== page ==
• Know when to end your decorating and start the next things on your list.

Strategies for self-care

  • Stay the course on every day routines. Try to keep your routines of sleep especially as close as possible given all the extra stuff you are doing.
  • Ask for help. Easier said that done but every little way someone or some delivery can help makes it easier.
  • Know your limits before you reach them. When you are feeling overwhelmed or over tired, state your feelings and take a break.
  • Remember the power of music and smell. Holiday favorites bring joy to the day.


Create your own list of quick tips to keep in your holiday notebook for this year and coming years.

Empowering Holiday Joy Using Lists


Lists empower holiday joy


During the holiday season, the foundation of good project management is list making. Using lists helps you prepare and prioritize for each step of the holidays.  Check out these ADHD-friendly ways to use lists effectively during the holiday season.

The Power of Lists

Lists are a powerful tool for individuals with ADHD because these help to lift cognitive load, assist with processing and prioritizing of tasks, and bring order and serenity. Lists give structure to success because you can conquer everything in manageable chunks.  Having a place to hold all the ideas rather than in your head helps you enjoy the season.


Lists empower time management

Having a list will not guarantee success during the holidays. Prioritize first what will be most important since some tasks might be aspirational rather than practical.  Use your list as a guide to how for how you conquer both big and small parts of the holiday season. Write down how much time generally you want to allocate to each task. A suggestion might be by week so to keep on the same project throughout a week’s duration. Combine your lists with your calendar and assign specific dates to specific tasks on your list. You might spend an afternoon looking up recipes and writing a shopping list, then another afternoon baking holiday treats.

Lists reduce overwhelm

The holiday season overwhelms us with the amount of tasks added to your already filled days. Using your lists, you can create daily action lists with 3 Most Important Tasks. Your list can also include the one next step, rather than the entire project. Decide what is the best way for you to chunk your list whether it is by day, task, place of the task, or whatever categories work for you.


Here are lists of lists that can help you manage your holiday season.

    • Holiday binder: a comprehensive lists of schedules, information and all the lists for the holidays
    • Gifting list: all the items you are purchasing, where these are ordered from, and receipts
    • Grocery list: all the items you are serving and making for holiday gifts, including recipes
    • Family calendar: list of all the activities for the holiday season
    • Helpers list: a list of all those you can enlist for delivery services, extra help at home, cleaning, and baby and dog sitting
    • Digital wallet: all the tickets for the performances


The joy of lists

Make your lists fun by customizing what works for you. Digital lists can include a project management tool like Trello or Notes app. Paper lists are best written with jolly gel pens and markers. If you love stickers, purchase a pack of holiday stickers to remind you of tasks. A weekly planning time also ensures you stick to your list, rather than adding more and more tasks. During that time update your list with what has been accomplished to see and feel your success.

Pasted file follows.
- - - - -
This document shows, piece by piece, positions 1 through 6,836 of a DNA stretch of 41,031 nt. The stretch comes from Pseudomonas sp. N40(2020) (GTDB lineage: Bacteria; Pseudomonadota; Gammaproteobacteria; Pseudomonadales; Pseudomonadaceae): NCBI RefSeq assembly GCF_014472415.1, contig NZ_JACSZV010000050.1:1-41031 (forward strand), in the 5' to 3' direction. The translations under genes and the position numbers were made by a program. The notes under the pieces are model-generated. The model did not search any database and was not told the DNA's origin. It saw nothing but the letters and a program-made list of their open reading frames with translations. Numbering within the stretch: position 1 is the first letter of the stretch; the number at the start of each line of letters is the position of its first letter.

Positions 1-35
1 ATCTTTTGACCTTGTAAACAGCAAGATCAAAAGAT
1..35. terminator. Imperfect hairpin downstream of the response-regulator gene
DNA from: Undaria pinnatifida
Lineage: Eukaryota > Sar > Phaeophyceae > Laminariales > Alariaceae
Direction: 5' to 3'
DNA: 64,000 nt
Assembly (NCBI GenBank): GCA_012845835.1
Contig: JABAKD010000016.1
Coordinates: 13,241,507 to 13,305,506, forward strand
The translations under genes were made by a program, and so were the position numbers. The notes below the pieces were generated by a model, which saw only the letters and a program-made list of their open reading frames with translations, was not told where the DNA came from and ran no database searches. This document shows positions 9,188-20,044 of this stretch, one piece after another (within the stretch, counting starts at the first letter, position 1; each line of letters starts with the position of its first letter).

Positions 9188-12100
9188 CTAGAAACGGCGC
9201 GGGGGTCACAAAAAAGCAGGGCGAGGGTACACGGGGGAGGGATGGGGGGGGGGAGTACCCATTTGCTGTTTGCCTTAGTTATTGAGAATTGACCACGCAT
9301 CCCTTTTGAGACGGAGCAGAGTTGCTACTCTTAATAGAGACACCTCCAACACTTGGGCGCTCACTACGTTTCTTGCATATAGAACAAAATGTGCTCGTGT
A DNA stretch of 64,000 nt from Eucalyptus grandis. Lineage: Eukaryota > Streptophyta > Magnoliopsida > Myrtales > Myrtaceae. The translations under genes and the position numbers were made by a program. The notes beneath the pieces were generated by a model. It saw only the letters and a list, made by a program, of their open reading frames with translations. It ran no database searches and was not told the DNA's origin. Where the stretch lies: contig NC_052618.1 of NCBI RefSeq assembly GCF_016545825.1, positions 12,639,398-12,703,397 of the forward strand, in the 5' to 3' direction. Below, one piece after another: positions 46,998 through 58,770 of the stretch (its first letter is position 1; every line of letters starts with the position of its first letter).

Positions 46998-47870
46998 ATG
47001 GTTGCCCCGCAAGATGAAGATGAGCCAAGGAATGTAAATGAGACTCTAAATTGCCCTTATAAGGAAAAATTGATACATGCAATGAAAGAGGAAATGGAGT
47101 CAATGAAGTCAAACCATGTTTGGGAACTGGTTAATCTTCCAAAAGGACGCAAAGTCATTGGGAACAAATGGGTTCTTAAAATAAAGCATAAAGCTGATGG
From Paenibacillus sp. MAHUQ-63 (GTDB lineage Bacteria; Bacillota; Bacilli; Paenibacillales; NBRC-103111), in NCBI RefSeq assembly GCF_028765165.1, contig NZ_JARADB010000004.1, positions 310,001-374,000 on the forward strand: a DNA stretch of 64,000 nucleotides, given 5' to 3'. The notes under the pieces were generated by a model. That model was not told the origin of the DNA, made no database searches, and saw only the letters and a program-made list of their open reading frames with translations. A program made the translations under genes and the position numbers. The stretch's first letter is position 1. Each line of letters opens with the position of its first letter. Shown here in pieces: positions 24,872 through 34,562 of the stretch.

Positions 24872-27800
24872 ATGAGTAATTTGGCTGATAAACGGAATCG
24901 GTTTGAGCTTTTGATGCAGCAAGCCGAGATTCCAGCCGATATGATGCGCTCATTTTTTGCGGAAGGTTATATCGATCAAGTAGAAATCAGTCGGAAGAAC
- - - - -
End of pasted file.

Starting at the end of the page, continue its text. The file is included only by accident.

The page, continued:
The holiday season will be a time of joy and connection, not stress and overwhelm by using lists effectively. Keep your lists visual and easy to see while using them. Avoid the temptation to stop using the lists, even if they are lengthy.  Use your list as a way to keep true to your holiday planning.  By harnessing the power of lists, using your customized approach to writing tasks, and building effective time management with chunking, individuals with ADHD can navigate the holiday preparations with greater ease and effectiveness.

ADHD and Holiday Preparation: Tips for a Joyous Holiday Season

adhd and holiday preparation


The holiday season is a time of joy and celebration, bringing together spirituality and family. It can also be a time of stress and overwhelm for those with ADHD. There are so many more events to track and attend, lots of socializing, purchasing and organizing gift giving, food preparation, and decorating which all need to be started and completed in a short time frame. There may also be a bit of perfectionism with often accompanies executive function challenges with ADHD. With an ADHD-friendly approach to planning, you can enjoy a more relaxed and enjoyable holiday season.


Start Early: Begin with a Holiday Calendar

There is a lot of power to early planning and getting started on holiday events early. Giving yourself the extra time you need by starting early allows you to stretch out all the parts of the holiday season. Starting in early November, you can use your holiday calendar to outline all your commitments, including parties, family gatherings, and gift exchanges. With a visual strategy, you see upcoming events, where you might be overcommitted, and avoid last-minute hiccups that cause stress.  Host a family meeting for everyone to share their one favorite holiday activity to ensure it is included in this year’s events.  Post your paper calendar where everyone can see it and duplicate this information on everyone’s digital calendar. Start strong and end strong by checking this calendar every week and adding tasks to your task list.


Breaking It Down: The Art of Task Chunking

With so much to do during the holidays, it is easy to get overwhelmed and paralyzed. ADHD can make it difficult to tackle big tasks all at once. Make holiday preparation more manageable by breaking each part of holiday preparation into smaller, actionable steps. It is easier to focus on one area at a time. Segment your calendar with these chunks. A typical schedule might include one week with a single focus, such as a week for decorating, a week for gift purchasing, a week for food preparation, and a week of rest.  This approach gives you the time you need for tasks and the opportunity to focus on one thing at a time. Use this approach with all the related holiday activities as well.